Luke and I went to see "The Fellowship of the Ring" when it came out. I have to admit, I was dreading this. "Tolkien" and "Hollywood" are opposite poles to me. I'm not a hobbit-head or anything, but I've never read any modern book that was so luminously visual yet so utterly unready to become a film. And if you went back to my teen-age years and told me all the things I'd live to see, I think "Burger King 'Lord of the Rings' Happy Meal" is the one I never would have believed.

But they did a good job (making the movie, I mean, not the Happy Meal). Every scene and most characters looked "right" -- looked as I always imagined they would. The film hewed closely to the book, and the only serious omission I noticed was Tom Bomabdil. I actually can't say whether the movie succeeds in communicating the back-story and shade of meaning required to understand why characters act as they do; I know that material from having read the books. Luke, who hadn't read the books, was lost for much of it, but he was enthusiastic about it afterwards, and he had me read the first few chapters of "The Two Towers" to him.

Given the zealotry of Tolkien's fans, I suppose the fidelity to the mood of the books was the price of making the film. But the director and cast seemed genuine about it. And for the most part they managed to avoid the other trap, which would have been to allow the (to modern ears) artificial and heroic aspect of Tolkien's dialogue to clunk out like blocks of wood. The product, however, is grim. Even if you know what comes after this film ends -- that it all turns out more or less OK at the end -- the whole thing is pervaded with a mood of the passing away of old and beautiful and good things out of the world.

One thing that puzzled me, afterwards, was to hear people at work talking about how "Christian" the movie was, and how conservative Christians have embraced the film. It took me a while to figure that out; now I think I get it.

Tolkien was a man of faith, a devout Catholic. He meant "Lord of the Rings" to tell a story that was essentially Christian. It is most strongly so at the end, with the magical vanquishing of the evil that had seemed impossibly strong. Tolkien coins a word for it, in ancient Greek, in one of his essays: eucatastrophe. A good catastrophe, a "cascading of joy."

But whatever his personal faith, as a scholar Tolkien was deeply immersed in the pessimistic, pagan world that he studied and taught every day. And his book, whatever his intention, is rooted in the world of the Anglo-Saxon Chronicle. After the eucatastrophe of "Return of the King," comes a slow, sad Gotterdammerung. Look at Middle Earth: there is good, but it is not sure as the strongest thing going. Its durance depends on heart and wit and luck. And there is evil, limned and solid and vastly strong. And it strives unceasing to seduce the good, through the weaknesses of desire -- even desire to further the best of causes.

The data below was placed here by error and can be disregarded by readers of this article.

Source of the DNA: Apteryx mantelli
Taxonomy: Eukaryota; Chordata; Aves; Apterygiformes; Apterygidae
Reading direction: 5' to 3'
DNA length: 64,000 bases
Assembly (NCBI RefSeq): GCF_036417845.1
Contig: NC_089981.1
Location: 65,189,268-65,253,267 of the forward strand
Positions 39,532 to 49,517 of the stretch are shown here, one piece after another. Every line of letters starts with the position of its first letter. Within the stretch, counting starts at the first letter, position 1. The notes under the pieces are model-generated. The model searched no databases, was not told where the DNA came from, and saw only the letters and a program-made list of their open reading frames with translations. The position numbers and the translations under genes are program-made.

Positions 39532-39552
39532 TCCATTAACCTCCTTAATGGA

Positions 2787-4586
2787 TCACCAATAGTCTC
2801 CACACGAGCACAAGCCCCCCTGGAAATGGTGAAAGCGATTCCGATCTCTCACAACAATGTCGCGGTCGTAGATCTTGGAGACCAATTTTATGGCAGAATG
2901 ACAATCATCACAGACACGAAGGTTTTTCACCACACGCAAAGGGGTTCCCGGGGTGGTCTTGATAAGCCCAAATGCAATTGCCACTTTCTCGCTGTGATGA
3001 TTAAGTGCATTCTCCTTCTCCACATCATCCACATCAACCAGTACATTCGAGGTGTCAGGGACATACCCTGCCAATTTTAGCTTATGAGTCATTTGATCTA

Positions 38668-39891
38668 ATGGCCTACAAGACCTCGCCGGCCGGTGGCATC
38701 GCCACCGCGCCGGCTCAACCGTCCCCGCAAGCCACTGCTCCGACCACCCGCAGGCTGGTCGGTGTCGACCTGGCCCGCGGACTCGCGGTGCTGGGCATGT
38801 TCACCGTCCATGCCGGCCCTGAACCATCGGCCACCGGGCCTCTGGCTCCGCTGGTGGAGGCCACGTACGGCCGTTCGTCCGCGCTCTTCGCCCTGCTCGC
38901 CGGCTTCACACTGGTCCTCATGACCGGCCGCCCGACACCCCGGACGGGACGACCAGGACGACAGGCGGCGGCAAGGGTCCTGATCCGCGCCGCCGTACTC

Is this not the world of so many modern American Protestant sects? The unblinking eye, the dark lord, the trap of power that seduces the wise and great most of all -- here is Satan, straight out of a Tim LaHaye book, and he is the star of Christianity for so many people. Middle Earth is not C.S. Lewis' Narnia; there's no gentle Jesus in Tolkien, no redemption by faith, no turning the other cheek. The don who taught "Beowulf" reached down into his racial past and evoked the old Teutonic warrior code, where the skilled man and the strength of his sword-arm and the force of his honor strode through the unloving world.

What is "Lord of the Rings" other than an Anglo-Saxon epic brought into a modern idiom? It's full of words and themes and ideas out of Old English literature, even down to its "flaws" (absence of fully developed female characters, etc.)

I hadn't re-read the books since I started learning Old English, about a decade ago, but recently I picked a few paragraphs at random from "Return of the King," and, as I suspected, Tolkien's writing is deeply indebted to Old English. There might have been two Latin-derived words in the 500 or so that I read. Instead, he wrote in the old, grim prose of Alfred the Great. And he uses the classic Anglo-Saxon devices of alliteration and repetition-with-variation to make his words strong. I'm thinking especially of the battle scene at the gates of Minas Tirith.

The "Lord of the Rings" movies have brought J.R.R. Tolkien's trilogy back into the public eye. Not that it's ever been out of print, or anything. But as time passes, appreciation grows. Recent polls in Britain consistently declare Tolkien "the most influential author of the century" and "The Lord of the Rings" "the book of the century."

Critics are catching up with the public, seeing "LotR's" tapestry of themes and characters as one of the lasting literary accomplishments of the 20thcentury. All this for a book of pure fantasy, written in deliberately archaic diction.

The trouble with Tolkien's legacy is it looks like a dead-end. You read "The Lord of the Rings." But then what? He also published a few delightful short stories, but only a few. There's a whole shelf of books published posthumously under his name, starting with "The Simarillion." But the art in them gets progressively thinner. His heirs emptied his filing cabinets and notebooks and passed off the results, much padded, as his fiction, which they manifestly are not.

There is another alternative, if you can find it. "The Monsters and the Critics" is a collection of seven essays and lectures written or delivered by Tolkien between 1931 and 1959.

Guy Davenport, the Appalachian man of letters, once published a remembrance of Tolkien the professor of Old English, who, "had a speech impediment, wandered in his remarks, and seemed to think that we, his baffled scholars, were well up in Gothic, Erse, and Welsh, the grammar of which he freely alluded to."

Not until years later could I know that this vague and incomprehensible lecturer, having poked around on a page of the dread 'Anglo-Saxon Chronicle' for an hour, muttering place names and chuckling over variant readings, biked out to Sandfield Road in Headington and moved Frodo and Sam toward Mordor.
Most of the rest of us, of course, make the reverse discovery. We know Tolkien as the teller of "LotR." In that case, "The Monsters and the Critics" is a good introduction to the "other" Tolkien.

There are scarcely any direct references to "LotR" in these essays. But the essays will appeal to you if you have spent years immersed in the world of Middle Earth. They illuminate the mind behind the masterpiece.